SAFE requires PRC residents or entities to register with SAFE or its local branch in connection with their establishment or control of an offshore entity established for the purpose of overseas investment or financing. In addition, such PRC residents or entities must update their SAFE registrations when the offshore special purpose vehicle undergoes certain material events. According to the Notice on Further Simplifying and Improving Policies for the Foreign Exchange Administration of Direct Investment released on February 13, 2015 by the SAFE, local banks will examine and handle foreign exchange registration for overseas direct investment, including the initial foreign exchange registration and amendment registration, under SAFE Circular 37 from June 1, 2015. See 'Item 4. Information on the Company-B. Business Overview-Regulations-Regulation Related to Foreign Exchange and Dividend Distribution-Regulation on Foreign Currency Exchange.'

We are committed to complying with and to ensuring that our shareholders and beneficial owners who are subject to these regulations will comply with the relevant SAFE rules and regulations. However, due to inherent uncertainty in the implementation of the regulatory requirements by the PRC authorities, such registration might not be always practically available in all circumstances as provided in those regulations. As of the date of this annual report, Mr. Guofu Ye, Mr. Minxin Li and Ms. Yunyun Yang, who directly or indirectly hold shares in our Cayman Islands holding company, have completed the initial foreign exchange registrations and are communicating with the bank designated by SAFE regarding updating their registration as required in connection with a recent restructuring of their respective offshore special purpose vehicles, which may not be completed in a timely manner, or at all.

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In addition, we have notified all shareholders or beneficial owners who directly or indirectly hold shares in our Cayman Islands holding company and are known to us as being PRC residents to complete their registration with or to obtain approval by the local SAFE, the National Development and Reform Commission, or the NDRC, or MOC branches. However, we may not be informed of the identities of all the PRC residents holding direct or indirect interests in our company, nor can we compel our beneficial owners to comply with applicable registration or approval requirements. As a result, we cannot assure you that all of our shareholders or beneficial owners who are PRC residents have complied with, and will in the future make, obtain or update any applicable registrations or approvals required by, SAFE, NDRC and MOC regulations. Failure by such shareholders or beneficial owners to comply with SAFE, NDRC and MOC regulations, or failure by us to amend the foreign exchange registrations of our PRC subsidiaries, could subject us to fines or legal sanctions, restrict our overseas or cross-border investment activities, limit our PRC subsidiaries' ability to make distributions or pay dividends to us or affect our ownership structure, which could adversely affect our business and prospects.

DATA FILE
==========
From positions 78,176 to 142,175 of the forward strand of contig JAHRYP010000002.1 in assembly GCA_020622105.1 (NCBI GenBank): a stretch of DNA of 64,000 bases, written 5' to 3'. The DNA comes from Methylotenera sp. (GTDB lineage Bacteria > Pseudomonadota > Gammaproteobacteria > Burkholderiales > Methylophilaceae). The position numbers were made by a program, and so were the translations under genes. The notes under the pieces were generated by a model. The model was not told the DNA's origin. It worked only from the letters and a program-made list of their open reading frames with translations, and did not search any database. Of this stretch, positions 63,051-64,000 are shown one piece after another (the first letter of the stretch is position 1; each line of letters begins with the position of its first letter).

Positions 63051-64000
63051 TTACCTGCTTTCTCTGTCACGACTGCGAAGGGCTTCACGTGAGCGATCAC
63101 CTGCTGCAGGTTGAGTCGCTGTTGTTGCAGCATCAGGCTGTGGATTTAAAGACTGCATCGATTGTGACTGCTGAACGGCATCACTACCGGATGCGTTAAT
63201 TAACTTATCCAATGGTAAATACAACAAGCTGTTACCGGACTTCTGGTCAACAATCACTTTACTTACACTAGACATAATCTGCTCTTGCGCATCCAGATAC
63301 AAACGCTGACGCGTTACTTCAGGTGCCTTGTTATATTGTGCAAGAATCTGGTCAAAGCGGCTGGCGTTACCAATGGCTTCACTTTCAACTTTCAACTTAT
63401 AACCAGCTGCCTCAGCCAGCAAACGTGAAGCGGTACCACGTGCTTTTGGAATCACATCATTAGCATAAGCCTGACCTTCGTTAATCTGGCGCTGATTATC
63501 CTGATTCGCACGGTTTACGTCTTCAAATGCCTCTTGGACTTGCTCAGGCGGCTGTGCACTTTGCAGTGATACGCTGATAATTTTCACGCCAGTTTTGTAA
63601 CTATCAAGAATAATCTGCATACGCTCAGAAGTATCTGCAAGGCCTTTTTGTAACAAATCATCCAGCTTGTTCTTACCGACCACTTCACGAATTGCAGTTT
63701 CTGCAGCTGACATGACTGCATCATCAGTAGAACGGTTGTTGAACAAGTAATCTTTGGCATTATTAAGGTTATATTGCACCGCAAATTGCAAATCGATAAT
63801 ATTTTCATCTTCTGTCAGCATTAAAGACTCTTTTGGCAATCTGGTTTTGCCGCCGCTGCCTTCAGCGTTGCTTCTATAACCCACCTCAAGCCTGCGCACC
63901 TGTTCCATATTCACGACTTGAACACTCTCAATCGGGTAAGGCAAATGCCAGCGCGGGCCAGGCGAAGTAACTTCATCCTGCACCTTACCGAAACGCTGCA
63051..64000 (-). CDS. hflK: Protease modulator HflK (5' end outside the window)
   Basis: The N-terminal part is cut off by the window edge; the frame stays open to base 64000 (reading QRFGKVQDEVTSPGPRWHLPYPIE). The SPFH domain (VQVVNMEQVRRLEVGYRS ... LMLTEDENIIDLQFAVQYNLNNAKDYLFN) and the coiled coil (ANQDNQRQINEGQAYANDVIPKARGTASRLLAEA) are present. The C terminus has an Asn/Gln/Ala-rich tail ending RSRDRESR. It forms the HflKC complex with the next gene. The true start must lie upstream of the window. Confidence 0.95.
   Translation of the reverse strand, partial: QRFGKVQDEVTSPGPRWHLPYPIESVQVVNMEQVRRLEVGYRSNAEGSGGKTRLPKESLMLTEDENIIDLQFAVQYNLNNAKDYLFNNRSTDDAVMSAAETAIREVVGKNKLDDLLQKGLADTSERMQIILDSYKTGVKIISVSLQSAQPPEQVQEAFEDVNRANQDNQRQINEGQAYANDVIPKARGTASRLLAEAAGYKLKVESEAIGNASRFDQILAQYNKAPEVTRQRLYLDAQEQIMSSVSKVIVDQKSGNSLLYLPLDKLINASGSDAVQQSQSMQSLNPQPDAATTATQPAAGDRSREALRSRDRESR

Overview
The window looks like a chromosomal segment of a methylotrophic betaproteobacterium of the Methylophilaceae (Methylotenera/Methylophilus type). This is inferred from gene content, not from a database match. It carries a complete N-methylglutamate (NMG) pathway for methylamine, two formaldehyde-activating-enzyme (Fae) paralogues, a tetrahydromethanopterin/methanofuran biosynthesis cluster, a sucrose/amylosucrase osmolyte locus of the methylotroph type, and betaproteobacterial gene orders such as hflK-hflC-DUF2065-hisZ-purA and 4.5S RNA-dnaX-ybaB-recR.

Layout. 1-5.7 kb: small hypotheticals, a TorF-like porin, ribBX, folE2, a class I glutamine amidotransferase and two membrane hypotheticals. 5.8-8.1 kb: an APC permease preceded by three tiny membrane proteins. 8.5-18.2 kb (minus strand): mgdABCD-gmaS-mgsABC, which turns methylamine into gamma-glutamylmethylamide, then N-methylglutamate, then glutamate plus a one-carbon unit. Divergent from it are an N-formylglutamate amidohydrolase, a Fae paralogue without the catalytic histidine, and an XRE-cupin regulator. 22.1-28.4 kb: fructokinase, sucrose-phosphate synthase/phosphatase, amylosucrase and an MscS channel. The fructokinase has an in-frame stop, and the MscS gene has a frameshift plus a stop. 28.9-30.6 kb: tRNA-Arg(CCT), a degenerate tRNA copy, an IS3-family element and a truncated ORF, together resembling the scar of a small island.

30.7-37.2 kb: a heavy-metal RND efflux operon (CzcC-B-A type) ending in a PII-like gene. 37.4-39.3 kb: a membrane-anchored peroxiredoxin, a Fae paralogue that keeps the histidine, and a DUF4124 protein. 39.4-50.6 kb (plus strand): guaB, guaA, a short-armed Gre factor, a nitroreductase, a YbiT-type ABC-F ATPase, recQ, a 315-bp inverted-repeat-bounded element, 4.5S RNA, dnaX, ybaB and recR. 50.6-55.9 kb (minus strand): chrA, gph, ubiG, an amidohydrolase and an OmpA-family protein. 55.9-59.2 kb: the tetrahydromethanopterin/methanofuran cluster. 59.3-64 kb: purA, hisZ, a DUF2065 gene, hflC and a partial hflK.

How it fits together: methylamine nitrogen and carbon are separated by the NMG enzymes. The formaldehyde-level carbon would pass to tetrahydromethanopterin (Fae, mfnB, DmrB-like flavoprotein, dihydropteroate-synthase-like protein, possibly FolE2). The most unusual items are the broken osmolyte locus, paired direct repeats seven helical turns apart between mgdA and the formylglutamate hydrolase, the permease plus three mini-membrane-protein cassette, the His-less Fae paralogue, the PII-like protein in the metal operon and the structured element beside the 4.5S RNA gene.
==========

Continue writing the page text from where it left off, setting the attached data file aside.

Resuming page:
China's M&A Rules and certain other PRC regulations establish complex procedures for certain acquisitions of PRC companies by foreign investors, which could make it more difficult for us to pursue growth through acquisitions in China.

A number of PRC laws and regulations have established procedures and requirements that could make merger and acquisition activities in China by foreign investors more time consuming and complex. In addition to the Anti-monopoly Law itself, these include the Regulations on Mergers and Acquisitions of Domestic Enterprises by Foreign Investors, or the M&A Rules, adopted by six PRC regulatory agencies in 2006, which was amended in 2009, and the Rules of the Ministry of Commerce on Implementation of Security Review System of Mergers and Acquisitions of Domestic Enterprises by Foreign Investors, or the Security Review Rules, promulgated in 2011. These laws and regulations impose requirements in some instances that MOFCOM be notified in advance of any change-of-control transaction in which a foreign investor takes control of a PRC domestic enterprise. In addition, the Anti-Monopoly Law requires that MOFCOM be notified in advance of any concentration of undertaking if certain thresholds are triggered. Moreover, the Security Review Rules specify that mergers and acquisitions by foreign investors that raise 'national defense and security' concerns and mergers and acquisitions through which foreign investors may acquire de facto control over domestic enterprises that raise 'national security' concerns are subject to strict review by MOFCOM, and prohibit any attempt to bypass a security review, including by structuring the transaction through a proxy or contractual control arrangement. In the future, we may grow our business by acquiring complementary businesses. Complying with the requirements of the relevant regulations to complete such transactions could be time consuming, and any required approval processes, including approval from MOFCOM, may delay or inhibit our ability to complete such transactions, which could affect our ability to expand our business or maintain our market share.